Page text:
By Sue Moore
Continued from November –
Jim Butterfield and Natasha Yakimenko, now Vicksburg residents, met in Moscow, he as a Western Michigan University professor, she is a freelance translator. They carried on a three-year long-distance romance after he returned to Michigan until Natasha came to the U.S.
Butterfield, from Mishawaka, Indiana, had graduated from Indiana University, then from Notre Dame with a Ph.D in 1989. He sent applications to universities all over the U.S. and the first interview he got was at Western Michigan University. He has risen to become a full professor in the political science department. His specialty is Russia but he is interested in civil society, and transitions and development, especially in post-communist societies. As a specialist in the former Soviet Union and several of the successor states, he has been to the region over 40 times. He has traveled extensively throughout provincial Russia, including to many cities that were formerly closed to foreigners.
Before the collapse, he was accompanied by “handlers” who oversaw his activities. “If you build trust, speak the language, act like a human and ask questions, you can learn and barriers come down so quickly. As a grad student in my early 30s, I was the first American many Russians had ever met.”
His initial interest was in Communist reforms in agriculture and why they had never worked. “There was over-centralization with too many decisions made at the top. There was a risk aversion by farm managers to change things.
“Loyalty was more important. Ag production was inefficient with lots of waste. Ideally, Marx thought that people would do the work out of the goodness of their heart, meaning the worker would have moral satisfaction, but that didn’t evolve into meaningful productivity.” The common saying in the USSR: “The government pretends to pay us and we pretend to work.”
This year, Butterfield is teaching a new course on terrorism and political violence at WMU along with Russian and Central Asian politics.
He has twice been a visiting associate at the University of Cape Town’s Centre for African Studies and in 2013 was a visiting faculty member at the Kazakh Agro-Technical University in Astana, Kazakhstan. In 2009-2010, he received a Fulbright Scholar award and spent the academic year at Saratov State University in Russia. He returned there as a Fulbright Specialist Scholar in May 2014. He received another Fulbright Scholar award in 2016-2017 and spent a semester as a visiting professor at the University of Social Sciences and Humanities in Ho Chi Minh City (Saigon), Vietnam.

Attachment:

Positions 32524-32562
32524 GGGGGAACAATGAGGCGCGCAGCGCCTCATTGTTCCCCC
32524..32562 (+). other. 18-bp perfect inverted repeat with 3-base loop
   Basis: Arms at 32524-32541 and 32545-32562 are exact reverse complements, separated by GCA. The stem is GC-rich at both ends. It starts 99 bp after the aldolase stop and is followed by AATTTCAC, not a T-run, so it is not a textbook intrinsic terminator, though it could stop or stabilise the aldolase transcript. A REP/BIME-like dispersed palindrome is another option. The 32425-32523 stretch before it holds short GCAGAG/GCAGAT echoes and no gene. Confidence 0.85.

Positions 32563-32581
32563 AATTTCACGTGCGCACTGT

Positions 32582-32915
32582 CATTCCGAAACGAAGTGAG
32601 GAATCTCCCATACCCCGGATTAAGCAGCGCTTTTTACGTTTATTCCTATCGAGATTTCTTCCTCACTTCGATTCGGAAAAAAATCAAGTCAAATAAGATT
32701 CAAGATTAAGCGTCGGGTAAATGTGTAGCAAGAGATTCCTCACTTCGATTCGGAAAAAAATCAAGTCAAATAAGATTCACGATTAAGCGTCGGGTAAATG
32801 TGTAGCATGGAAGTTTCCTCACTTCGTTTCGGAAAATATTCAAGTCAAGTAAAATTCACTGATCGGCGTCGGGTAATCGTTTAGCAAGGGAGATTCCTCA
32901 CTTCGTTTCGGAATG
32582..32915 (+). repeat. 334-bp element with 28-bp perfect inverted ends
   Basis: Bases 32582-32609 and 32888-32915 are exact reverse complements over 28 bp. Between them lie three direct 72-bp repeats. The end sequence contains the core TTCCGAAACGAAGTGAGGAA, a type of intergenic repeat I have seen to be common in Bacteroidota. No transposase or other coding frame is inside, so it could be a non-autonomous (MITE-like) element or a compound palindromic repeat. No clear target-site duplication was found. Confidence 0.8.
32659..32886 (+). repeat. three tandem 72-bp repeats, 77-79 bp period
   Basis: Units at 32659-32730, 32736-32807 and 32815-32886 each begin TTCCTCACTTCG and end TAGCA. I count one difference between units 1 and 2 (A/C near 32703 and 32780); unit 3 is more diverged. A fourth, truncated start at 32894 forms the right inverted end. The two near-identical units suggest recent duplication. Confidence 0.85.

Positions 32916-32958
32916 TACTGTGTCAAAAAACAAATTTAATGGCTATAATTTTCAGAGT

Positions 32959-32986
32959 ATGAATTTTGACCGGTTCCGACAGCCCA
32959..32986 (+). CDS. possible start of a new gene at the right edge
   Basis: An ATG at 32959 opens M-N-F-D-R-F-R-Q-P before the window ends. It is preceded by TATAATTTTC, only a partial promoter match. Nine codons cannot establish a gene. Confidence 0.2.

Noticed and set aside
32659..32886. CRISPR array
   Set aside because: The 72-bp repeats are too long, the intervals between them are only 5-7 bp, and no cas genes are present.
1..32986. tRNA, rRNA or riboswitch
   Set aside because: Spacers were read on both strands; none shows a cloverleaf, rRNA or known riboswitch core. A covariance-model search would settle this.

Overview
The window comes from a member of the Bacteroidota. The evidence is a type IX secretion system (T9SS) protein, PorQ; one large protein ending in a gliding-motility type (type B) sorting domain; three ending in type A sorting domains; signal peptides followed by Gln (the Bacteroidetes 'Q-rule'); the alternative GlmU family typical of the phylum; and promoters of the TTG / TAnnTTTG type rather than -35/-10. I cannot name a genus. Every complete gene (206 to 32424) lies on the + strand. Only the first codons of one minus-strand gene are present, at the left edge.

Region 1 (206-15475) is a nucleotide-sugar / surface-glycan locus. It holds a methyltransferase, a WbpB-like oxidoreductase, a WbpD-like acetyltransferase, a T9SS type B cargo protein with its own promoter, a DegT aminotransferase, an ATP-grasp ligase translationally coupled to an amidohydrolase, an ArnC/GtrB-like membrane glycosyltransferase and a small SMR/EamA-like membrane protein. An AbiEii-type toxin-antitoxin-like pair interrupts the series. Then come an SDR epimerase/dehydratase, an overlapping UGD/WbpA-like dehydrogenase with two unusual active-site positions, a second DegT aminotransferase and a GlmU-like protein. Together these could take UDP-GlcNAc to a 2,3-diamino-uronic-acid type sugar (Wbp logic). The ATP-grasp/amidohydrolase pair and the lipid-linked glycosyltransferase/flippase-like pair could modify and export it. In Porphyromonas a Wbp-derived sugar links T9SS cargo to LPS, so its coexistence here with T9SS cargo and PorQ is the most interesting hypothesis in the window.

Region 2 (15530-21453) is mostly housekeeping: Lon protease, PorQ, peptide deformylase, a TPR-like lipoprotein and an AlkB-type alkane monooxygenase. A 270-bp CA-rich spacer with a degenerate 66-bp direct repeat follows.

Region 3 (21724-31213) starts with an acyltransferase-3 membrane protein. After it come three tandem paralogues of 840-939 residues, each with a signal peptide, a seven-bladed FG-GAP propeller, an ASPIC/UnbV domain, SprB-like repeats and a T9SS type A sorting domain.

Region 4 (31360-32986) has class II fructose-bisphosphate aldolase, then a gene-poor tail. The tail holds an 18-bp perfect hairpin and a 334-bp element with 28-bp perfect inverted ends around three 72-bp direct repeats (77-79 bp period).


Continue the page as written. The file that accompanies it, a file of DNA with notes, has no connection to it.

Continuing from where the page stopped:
His first home in Vicksburg was a rental on Vine Street. He thought it would be a good place to raise his daughter, Sarah, who graduated from Vicksburg High School and now lives in Kalamazoo. He later purchased the Chuck Varker home on Park Street where Natasha visited, then took up residence in 1997 when they were married. She moved her son, Ivan, to Vicksburg when he was in middle school. After graduation, he attended George Mason University and then returned to Moscow where he has a job in the newsroom of Russia Today (RT.com) as an editor and personnel trainer.
Meanwhile, Natasha became a U.S. citizen and has been working as a freelance translator. Her first job here lasted more than 10 years with the Center for Citizen Initiatives, an organization aimed at promoting dialog between American and Russian citizens. The Center brought thousands of Russians to the US; Natasha accompanied them on their travels. She spent many a breakfast, lunch or dinner at Rotary Club meetings along the way. Rotarians often hosted the visitors.
Yakimenko loves to garden. She found her place to grow things in the Vicksburg community garden near the Leja Industrial Park eight years ago. She regularly exchanges gardening techniques and best practices with others and still keeps her plot in tiptop shape.
What language do they speak at home? “When Jim is tired, he speaks English and when I am tired, I speak in Russian. We understand each other perfectly. Jim loves to travel and I’m more content staying put because I like continuity. We have two homes as I inherited my parents’ small dacha outside of Moscow so I’m happy with just that,” Yakimenko said. Natasha’s mother died at the age of 88. She traveled to the U.S. a number of times and loved it here, her daughter said, although did she not speak any English.